After we had condensed a fat classic into a single line in high school–my introduction to literary criticism–I grumbled to myself, “If that was all the writer wanted to say, then why did I have to read 472 pages and several articles? Why didn’t he just say it directly? Why bother hiding his point behind obscure symbols, as if it were some complex word puzzle?”
However, as Susan Sontag suggests in her essay “Against Interpretation,” art is more than its meaning. It is an experience, a sensual, emotional, and spiritual interaction. The urge to interpret, she argues, is “the revenge of the intellect upon art,” the revenge of the mind against something it cannot easily contain.
Instead, she says, we need an “erotics of art.”
“Bliss Dance,” giant sculpture by Macrco Cochane that once graced Treasure Island in the San Francisco Bay (photo by Ronosaurus Rex)
Continue reading “An Erotics of Art: Susan Sontag’s “Against Interpretation””
Thanks to everyone who came to and supported my photography show at Madrone Art Bar from June 18-September 2nd, 2018 and for those who entered my contest. Check out their amazing creativity and insight by looking at the tag #ronosaurusrex on Instagram.
Looking for beauty in unlikely places, Ron Richardson photographs colorful urban details so small, so unobtrusive, so unimportant that most walk by without noticing.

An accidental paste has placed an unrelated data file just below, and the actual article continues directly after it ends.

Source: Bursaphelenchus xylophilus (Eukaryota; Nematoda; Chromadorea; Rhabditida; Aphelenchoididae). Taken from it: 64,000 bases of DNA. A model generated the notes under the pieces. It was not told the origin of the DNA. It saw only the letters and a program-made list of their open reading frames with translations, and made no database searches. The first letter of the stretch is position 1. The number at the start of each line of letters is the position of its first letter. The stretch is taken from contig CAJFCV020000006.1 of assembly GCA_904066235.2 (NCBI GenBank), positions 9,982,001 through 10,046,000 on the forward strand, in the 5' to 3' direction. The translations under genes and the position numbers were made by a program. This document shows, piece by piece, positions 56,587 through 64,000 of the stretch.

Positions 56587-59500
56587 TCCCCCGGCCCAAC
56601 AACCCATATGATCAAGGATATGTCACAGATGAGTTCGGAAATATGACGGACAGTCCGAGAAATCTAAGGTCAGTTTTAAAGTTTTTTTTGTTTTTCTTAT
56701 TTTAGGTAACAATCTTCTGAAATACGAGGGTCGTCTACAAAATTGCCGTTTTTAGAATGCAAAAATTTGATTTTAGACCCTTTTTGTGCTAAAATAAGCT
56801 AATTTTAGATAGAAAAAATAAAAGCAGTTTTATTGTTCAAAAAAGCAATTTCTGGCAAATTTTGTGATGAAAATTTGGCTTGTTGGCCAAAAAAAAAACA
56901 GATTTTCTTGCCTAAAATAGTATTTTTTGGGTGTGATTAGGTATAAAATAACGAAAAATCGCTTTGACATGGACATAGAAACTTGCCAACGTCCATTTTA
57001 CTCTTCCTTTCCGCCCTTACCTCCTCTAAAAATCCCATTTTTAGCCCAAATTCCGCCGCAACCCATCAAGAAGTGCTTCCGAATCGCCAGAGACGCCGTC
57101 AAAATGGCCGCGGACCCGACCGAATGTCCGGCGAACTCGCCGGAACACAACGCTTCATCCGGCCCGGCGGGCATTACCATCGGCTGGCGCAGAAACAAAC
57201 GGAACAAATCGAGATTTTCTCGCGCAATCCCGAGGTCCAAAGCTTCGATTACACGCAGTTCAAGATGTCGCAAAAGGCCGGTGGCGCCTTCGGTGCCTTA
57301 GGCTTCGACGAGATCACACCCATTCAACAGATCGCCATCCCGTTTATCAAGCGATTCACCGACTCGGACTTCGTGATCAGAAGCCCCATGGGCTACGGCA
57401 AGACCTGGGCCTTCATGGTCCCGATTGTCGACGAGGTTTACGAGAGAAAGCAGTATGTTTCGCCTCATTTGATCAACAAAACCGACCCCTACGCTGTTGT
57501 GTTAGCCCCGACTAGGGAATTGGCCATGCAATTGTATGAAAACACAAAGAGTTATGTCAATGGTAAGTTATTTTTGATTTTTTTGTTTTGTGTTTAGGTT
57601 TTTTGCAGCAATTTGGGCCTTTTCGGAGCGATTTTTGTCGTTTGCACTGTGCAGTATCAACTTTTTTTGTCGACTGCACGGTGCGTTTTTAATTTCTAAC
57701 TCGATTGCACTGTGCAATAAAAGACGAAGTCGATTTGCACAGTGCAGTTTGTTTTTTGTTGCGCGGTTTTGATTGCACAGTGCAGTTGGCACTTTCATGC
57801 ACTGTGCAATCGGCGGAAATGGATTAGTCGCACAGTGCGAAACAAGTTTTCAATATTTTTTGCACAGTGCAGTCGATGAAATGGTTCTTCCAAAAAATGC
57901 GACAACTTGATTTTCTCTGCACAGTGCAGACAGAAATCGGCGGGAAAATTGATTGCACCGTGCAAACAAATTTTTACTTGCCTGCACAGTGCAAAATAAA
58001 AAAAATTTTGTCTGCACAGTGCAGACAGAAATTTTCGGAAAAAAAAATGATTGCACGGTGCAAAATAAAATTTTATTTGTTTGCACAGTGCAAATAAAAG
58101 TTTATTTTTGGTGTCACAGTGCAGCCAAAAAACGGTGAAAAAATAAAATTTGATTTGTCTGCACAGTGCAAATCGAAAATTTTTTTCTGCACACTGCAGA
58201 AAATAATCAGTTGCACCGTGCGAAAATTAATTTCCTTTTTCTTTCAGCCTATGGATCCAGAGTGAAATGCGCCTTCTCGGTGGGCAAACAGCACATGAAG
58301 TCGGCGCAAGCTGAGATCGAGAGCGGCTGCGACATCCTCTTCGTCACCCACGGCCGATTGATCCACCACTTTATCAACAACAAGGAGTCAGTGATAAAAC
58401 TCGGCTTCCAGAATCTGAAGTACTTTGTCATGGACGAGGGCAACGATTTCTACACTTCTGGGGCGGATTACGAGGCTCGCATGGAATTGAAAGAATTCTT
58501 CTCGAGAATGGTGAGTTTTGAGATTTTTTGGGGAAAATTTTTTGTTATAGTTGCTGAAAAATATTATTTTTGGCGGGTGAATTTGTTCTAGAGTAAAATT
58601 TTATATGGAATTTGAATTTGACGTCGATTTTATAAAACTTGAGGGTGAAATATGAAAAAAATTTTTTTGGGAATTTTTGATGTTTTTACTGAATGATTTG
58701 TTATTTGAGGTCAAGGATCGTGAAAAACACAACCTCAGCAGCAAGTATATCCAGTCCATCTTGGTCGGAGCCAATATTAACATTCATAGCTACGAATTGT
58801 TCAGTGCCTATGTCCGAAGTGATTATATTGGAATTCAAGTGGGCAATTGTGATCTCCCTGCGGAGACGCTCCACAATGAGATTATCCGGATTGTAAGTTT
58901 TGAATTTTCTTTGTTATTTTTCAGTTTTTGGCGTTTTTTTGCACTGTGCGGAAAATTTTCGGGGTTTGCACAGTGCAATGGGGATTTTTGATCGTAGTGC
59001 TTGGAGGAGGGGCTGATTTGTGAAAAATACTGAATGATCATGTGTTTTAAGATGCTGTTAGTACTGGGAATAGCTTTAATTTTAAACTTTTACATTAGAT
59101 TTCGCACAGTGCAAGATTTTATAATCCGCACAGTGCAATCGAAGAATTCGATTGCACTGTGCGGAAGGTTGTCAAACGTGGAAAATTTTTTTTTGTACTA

In these nooks and crannies of our civilization, the natural meets the artificial: plants grow in the cracks, litter mixes with fallen flowers, and metal rusts into glory.
Ron Richardson has been honing his unique abstract photography style for over two decades. With a body of work in the many thousands of photos he has taken to the streets to build a new collection specifically for Madrone.
Continue reading “Urban Abstracts: The Making of an Art Show of Ronald B. Richardson, aka Ronosaurus Rex, at Madrone Art Bar”
At the end of the 1941 John Huston film The Maltese Falcon, based on the Dashiell Hammett novel, Sergeant Tom Polhaus asks Sam Spade about the heavy, black statuette of a falcon that was the cause of all the mystery and murder.
“Heavy,” he says. “What is it?”
Our hard boiled detective, Sam Spade, replies, “The, uh, stuff that dreams are made of.”
Continue reading “The Stuff That Dreams are Made Of: The Real, the Unreal, and the Maltese Falcon”
In the beginning, art was religion.
“The earliest experience of art,” Susan Sontag writes in “Against Interpretation,” “must have been that it was incantatory, magical” (Sontag 1). With her round belly and mammoth breasts, The Venus of Willendorf, one of the earliest known human figurines from 30,000 BCE, was some kind of invocation, whether of fertility, childbearing, sex, the harvest, or the earth we cannot know, but she is undeniably an invocation.
Continue reading “The Venus of Interpretation: Susan Sontag is “Against Interpretation” and for the Sensual Love of Art”